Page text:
The rest of “Theft” sticks largely to the books with that main narrative, as Lyra returns to Will’s Oxford to discover that news of her and Will’s adventures are starting to spread: not only is there a mysterious figure—maybe a police officer, maybe not—at Mary Malone’s office looking to ask Lyra some questions, but she escapes his grasp only to fall into the hands of Lord Boreal, who takes advantage of her panic to steal the alethiometer. It’s a sequence of events that depends on the fact that Lyra is still a kid, in a world that isn’t her own, and her stumbles place her and Will in more danger. And while Lyra has been alone before, she’s always been in a world where she had protectors, and the only person from her world who knows where she is is the same man who’s blackmailing her with the alethiometer in hopes they will secure him what he really wants: the knife in the possession of the shadowy figure inside the tower in Cittàgazze. And while I deeply miss the literary device of Latrom being revealed as Boreal to the audience and Lyra at the same time (which, like the Arstan Whitebeard reveal in Game Of Thrones, may just have never been feasible in a visual medium), I do appreciate how much the energy of Will and Lyra’s situation changes: Ariyon Barake does a great job of flipping the switch when he reveals his identity, referring to Will and Lyra by their names and shoving them headlong into a new conflict.
Mary spends the episode trying to tap into whatever Lyra was able to pull out of “The Cave,” and when she consults the I-Ching she discovers that the universe will surrender “to the mind that is still.” And the truth is that this is difficult in this story: there’s a lot going on, and finding the focus necessary to tap into the greater truths of the universe isn’t going to come easily. The principle of “Theft,” ultimately, is His Dark Materials resting for a moment: Coulter and Lee run into each other on a stopover on their respective journeys, and Will and Lyra’s movie date does feel like a breath of sorts, lest we forget that there’s nothing to these characters’ lives between tough scrapes and close escapes. I don’t think the breath accomplished much for Lee, unfortunately, but it mostly worked for the other characters, and the momentum generated feels substantial enough to warrant optimism regarding the rest of the season.
- We got a bit more clarity in terms of what happened with the bombing of the witches last week, although all they really confirmed was that some witches did die: we still don’t really know why they couldn’t just smoke monster away, so I still think that was some shoddy storytelling.
- While the new budget meant that we got a great aerial view of the landscape around the Saminsky Hotel, the show has largely not chosen to explore the frisson among the population of Lyra’s world at how Asriel opening a door to other universes created an aftershock of climate change. We get a bit of exposition from Iorek—there’s not enough ice or seals for his kind of survive—when Serafina’s daemon visits him to learn more of Lyra’s fate that night, but that’s one piece of the puzzle the show is not doing much to articulate.
- That said, I will say that there is a fundamental limit to the number of scenes of other characters talking about Lyra’s prophecy that I can take in a given season. It really doesn’t add much to anything, and just seems like exposition for the sake of keeping the audience primed to the concept. Happy to see Iorek, wish that drop-in felt more meaningful.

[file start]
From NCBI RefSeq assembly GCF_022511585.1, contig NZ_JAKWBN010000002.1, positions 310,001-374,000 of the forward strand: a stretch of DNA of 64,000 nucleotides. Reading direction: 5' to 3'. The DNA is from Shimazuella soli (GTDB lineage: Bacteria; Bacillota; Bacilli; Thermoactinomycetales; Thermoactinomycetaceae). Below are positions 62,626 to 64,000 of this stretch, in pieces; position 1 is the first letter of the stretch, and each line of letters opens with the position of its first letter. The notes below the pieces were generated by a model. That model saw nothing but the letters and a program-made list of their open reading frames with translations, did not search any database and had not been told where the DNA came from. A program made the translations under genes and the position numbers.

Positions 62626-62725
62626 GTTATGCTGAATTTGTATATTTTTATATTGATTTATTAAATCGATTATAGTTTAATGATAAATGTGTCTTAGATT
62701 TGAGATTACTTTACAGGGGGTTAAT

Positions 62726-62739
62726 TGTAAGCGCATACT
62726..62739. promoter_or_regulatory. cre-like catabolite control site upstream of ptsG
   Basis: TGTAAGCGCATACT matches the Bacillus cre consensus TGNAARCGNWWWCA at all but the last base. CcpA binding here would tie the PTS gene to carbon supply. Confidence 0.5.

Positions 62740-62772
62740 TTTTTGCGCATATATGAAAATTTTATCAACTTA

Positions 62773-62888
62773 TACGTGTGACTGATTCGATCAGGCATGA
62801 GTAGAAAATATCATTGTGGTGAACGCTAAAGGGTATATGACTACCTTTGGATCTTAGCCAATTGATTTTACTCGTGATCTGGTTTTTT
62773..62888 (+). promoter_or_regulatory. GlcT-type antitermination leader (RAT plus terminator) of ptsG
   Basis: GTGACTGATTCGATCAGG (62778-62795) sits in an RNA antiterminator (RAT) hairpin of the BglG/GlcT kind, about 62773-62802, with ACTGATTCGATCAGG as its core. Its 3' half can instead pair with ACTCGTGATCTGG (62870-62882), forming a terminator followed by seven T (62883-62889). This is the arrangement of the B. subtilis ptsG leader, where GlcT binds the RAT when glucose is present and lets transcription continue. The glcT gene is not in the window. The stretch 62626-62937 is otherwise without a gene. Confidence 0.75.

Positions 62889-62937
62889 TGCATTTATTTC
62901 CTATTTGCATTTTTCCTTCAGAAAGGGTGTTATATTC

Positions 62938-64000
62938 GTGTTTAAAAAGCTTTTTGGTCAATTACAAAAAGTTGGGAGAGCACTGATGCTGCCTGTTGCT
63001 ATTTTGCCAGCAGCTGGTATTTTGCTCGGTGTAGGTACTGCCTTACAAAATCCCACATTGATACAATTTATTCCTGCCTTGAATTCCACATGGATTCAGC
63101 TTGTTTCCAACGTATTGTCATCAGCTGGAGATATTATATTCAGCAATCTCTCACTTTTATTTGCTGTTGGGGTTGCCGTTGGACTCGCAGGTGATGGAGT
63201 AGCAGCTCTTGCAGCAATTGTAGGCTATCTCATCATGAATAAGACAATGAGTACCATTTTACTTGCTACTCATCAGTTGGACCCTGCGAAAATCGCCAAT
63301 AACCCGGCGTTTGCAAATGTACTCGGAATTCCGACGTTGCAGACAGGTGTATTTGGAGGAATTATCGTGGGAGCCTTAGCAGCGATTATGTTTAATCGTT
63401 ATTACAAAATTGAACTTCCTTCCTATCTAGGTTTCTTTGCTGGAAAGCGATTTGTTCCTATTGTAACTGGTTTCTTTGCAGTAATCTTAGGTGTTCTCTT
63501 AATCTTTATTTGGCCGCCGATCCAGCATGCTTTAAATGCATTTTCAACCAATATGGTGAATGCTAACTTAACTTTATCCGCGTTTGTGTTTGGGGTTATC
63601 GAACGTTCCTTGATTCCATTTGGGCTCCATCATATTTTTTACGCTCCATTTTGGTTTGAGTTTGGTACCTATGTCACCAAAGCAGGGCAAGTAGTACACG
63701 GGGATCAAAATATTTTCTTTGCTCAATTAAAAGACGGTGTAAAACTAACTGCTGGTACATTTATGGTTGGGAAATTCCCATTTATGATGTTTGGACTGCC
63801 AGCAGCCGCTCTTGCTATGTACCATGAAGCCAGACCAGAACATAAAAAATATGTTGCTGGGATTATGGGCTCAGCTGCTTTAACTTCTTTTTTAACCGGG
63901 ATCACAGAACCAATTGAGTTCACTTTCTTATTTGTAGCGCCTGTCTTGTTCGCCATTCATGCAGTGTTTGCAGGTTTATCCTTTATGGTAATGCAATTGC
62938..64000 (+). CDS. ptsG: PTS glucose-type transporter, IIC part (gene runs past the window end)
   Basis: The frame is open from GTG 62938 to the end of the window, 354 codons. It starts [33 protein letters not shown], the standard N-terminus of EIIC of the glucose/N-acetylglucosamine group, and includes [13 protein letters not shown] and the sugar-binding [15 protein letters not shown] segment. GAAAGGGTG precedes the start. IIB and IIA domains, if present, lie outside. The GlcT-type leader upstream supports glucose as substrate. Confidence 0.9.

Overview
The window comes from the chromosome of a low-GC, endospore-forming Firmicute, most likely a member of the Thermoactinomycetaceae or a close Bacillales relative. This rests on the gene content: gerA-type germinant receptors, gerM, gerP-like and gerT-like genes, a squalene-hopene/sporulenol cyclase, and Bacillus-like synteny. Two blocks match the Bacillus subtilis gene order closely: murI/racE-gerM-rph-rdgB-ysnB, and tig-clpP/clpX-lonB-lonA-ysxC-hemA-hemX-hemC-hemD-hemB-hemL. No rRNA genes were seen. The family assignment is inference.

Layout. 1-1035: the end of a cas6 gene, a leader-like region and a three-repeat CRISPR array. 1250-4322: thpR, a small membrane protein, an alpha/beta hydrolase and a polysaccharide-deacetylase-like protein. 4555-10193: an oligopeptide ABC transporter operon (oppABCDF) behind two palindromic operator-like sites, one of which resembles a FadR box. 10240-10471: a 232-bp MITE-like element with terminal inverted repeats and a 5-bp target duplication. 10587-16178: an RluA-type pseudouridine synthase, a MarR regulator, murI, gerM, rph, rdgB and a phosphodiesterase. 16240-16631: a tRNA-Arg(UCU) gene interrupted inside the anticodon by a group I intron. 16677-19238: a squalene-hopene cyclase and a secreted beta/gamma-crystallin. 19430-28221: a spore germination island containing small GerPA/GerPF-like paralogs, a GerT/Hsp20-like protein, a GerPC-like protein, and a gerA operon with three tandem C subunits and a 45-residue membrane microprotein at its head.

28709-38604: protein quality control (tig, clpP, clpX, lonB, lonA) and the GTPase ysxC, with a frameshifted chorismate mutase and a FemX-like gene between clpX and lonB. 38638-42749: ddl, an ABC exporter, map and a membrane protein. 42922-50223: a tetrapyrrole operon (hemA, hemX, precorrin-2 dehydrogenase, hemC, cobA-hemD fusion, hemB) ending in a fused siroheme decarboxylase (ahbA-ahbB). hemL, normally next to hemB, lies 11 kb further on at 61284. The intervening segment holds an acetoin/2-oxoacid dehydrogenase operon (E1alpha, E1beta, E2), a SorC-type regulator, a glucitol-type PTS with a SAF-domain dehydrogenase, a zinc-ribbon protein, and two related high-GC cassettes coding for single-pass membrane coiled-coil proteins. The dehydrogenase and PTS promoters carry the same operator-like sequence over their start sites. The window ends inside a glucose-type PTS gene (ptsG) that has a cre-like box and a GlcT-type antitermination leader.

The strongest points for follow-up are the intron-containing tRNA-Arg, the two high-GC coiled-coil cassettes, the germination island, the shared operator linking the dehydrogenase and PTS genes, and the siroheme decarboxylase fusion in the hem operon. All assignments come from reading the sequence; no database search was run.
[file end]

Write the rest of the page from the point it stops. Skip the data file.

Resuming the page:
- Will takes a really long time to find Lyra’s note, suggesting that he didn’t find time to binge watch Arrested Development before the whole running away from home thing.
- I don’t know why a movie theater was showing Paddington unless this is a period piece, but I can only applaud their choice, and also admonish Will and Lyra for some truly terrible movie theater etiquette. Just because I haven’t been to a movie theater in nine months doesn’t mean that I wasn’t aghast at the blatant talking and phone use during the movie. The disrespect to those other patrons and to Padidngton himself is unconscionable.
- Just as a reminder, I know that the U.K. is a full eight days ahead, so please try to avoid alluding to or outright discussing events from future episodes if you’re watching on that schedule. This is as much for me as it is for everyone else, just to be clear.
Through The Amber Spyglass (More spoilery discussion of the books)
Everything about Lee as a surrogate father does track if they’re going to be expanding his story with John Parry—it’s already significant, of course, but the slightly expanded role for Lee as they try to build out the different narratives and balance the story differently will put more emphasis there, and the idea that you have Will’s actual father and Lyra’s father figure there does sort of track. I just wish it was more interesting to Lee as a character, instead of feeling manufactured to serve Lyra’s story.
The other book-reader thing that struck me here was how differently Will’s narrative plays out when it isn’t being discovered by Lyra and the reader at the same time. When you’re introduced to Will’s story at the start of the second book, it pushes us to think about Will mostly as a lens into Lyra’s own story, thinking about what his experience adds to her own and to the narrative as a whole. Here, however, we’ve experience Will’s narrative concurrently with that, and so as the story shifts into his quests—the knife, finding his father—I will be interested to see how audiences respond to what in the books was an integration of Will into a larger narrative, and here is theoretically the payoff to the time spent on Will in the first season. His acquisition of the knife is going to be a really interesting pivot point between those two audience perspectives.